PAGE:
As part of the Coronavirus support put in place by the government, anyone who is self-employed could decide to defer their second self-assessment payment on account that was due on 31 July 2020.
However, paying the deferred payment on accounts on 31 January 2021, along with any other tax falling due at that time, could result in a massive tax bill this coming January. For this reason, the government, intending to mitigate the problem, has improved its “time to pay” measures.
A Time to Pay (TTP) arrangement allows taxpayers with tax liabilities of up to £30,000 to spread their payment over an additional 12 months from 31 January 2021. This can be done entirely online without having to contact HMRC.
The enhanced TTP service can be used where a tax bill is between £32 and £30,000 provided that the taxpayer has no other existing tax liabilities or payment plans set up, tax returns are up to date, and it is no more than 60 days since the tax was due for payment.
Taxpayers whose tax bills exceed the £30,000 will have to contact HMRC self-assessment helpline as usual.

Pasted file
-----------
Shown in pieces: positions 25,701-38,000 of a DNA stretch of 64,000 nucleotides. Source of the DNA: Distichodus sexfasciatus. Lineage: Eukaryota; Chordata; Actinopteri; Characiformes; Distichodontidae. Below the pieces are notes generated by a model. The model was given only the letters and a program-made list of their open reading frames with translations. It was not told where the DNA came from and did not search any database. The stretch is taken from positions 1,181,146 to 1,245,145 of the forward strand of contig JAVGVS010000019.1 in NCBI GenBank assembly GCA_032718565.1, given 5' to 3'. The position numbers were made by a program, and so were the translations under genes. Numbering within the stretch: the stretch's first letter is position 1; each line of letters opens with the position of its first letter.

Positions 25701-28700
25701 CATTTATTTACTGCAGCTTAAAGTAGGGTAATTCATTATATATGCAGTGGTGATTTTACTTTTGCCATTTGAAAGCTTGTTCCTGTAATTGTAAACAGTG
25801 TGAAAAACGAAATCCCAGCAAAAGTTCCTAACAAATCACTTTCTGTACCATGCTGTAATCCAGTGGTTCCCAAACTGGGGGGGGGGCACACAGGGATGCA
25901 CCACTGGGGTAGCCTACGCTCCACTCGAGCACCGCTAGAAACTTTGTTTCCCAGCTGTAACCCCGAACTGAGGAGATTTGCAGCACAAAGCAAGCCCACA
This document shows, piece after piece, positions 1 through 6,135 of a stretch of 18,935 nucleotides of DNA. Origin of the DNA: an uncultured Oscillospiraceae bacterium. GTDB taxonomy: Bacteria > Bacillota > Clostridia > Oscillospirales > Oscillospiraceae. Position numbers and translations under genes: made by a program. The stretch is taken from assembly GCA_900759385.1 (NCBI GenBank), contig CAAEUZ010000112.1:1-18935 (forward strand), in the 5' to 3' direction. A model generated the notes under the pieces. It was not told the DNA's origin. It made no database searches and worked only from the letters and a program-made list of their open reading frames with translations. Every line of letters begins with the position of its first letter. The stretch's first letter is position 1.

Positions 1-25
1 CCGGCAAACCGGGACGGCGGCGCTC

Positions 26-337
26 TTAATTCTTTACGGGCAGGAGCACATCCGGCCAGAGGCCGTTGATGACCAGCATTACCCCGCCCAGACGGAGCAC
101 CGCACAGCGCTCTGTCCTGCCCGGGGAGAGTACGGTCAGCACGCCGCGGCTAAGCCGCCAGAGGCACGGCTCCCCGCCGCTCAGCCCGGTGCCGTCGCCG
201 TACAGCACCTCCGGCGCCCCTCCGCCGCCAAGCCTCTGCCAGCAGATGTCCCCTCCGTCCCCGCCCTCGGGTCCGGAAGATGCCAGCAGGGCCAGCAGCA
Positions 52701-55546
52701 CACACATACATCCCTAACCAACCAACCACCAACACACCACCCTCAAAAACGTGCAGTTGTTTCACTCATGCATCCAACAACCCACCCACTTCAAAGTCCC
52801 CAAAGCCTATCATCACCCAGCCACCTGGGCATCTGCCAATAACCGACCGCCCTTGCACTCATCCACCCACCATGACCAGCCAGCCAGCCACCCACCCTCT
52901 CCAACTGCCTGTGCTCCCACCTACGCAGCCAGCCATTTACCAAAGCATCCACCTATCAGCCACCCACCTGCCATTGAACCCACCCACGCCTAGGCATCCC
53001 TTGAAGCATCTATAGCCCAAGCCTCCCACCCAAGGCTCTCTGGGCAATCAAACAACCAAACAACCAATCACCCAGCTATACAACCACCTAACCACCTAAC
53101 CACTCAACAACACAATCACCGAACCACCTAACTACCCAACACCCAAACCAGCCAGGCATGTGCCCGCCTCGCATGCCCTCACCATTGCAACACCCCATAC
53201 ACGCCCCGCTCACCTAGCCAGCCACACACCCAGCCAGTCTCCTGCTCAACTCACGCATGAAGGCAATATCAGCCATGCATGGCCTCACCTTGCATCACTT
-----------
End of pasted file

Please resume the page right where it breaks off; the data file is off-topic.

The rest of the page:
Benefits of TTP
Although the deferred July 2020 payment on account can be paid at any time between now and 31 January 2021, HMRC has now made it easier for taxpayers to pay this in instalments.
Where the 2019-20 tax return is filed early, it will be clear at that point what payments are owed before the 31 January 2021 payment deadline and you can set up a Time to Pay instalment arrangement with HMRC after 48 hours of applying.
Another benefit of the Time to Pay scheme is that late payment penalties can be avoided, as long as the arrangement was entered into before the penalties become due and all tax owing under the agreement is paid on time.
Interest, however, continues to be payable under Time to Pay instalments.
For more information, please refer to HMRC website.
Can I reduce my payments on account towards 2020-21 tax year?
Payments on account are based on the previous year’s tax bill. If COVID-19 has impacted your financial situation you may have a reduced tax liability arising for the 2020-21 tax year, so you may be able to reduce your 2020-21 payments on account.
If you believe that you may not be able to pay your Self-Assessment tax or if you think you can benefit from reduced payments on accounts for next year, please contact us to discuss the matter. We can advise on the best course of action.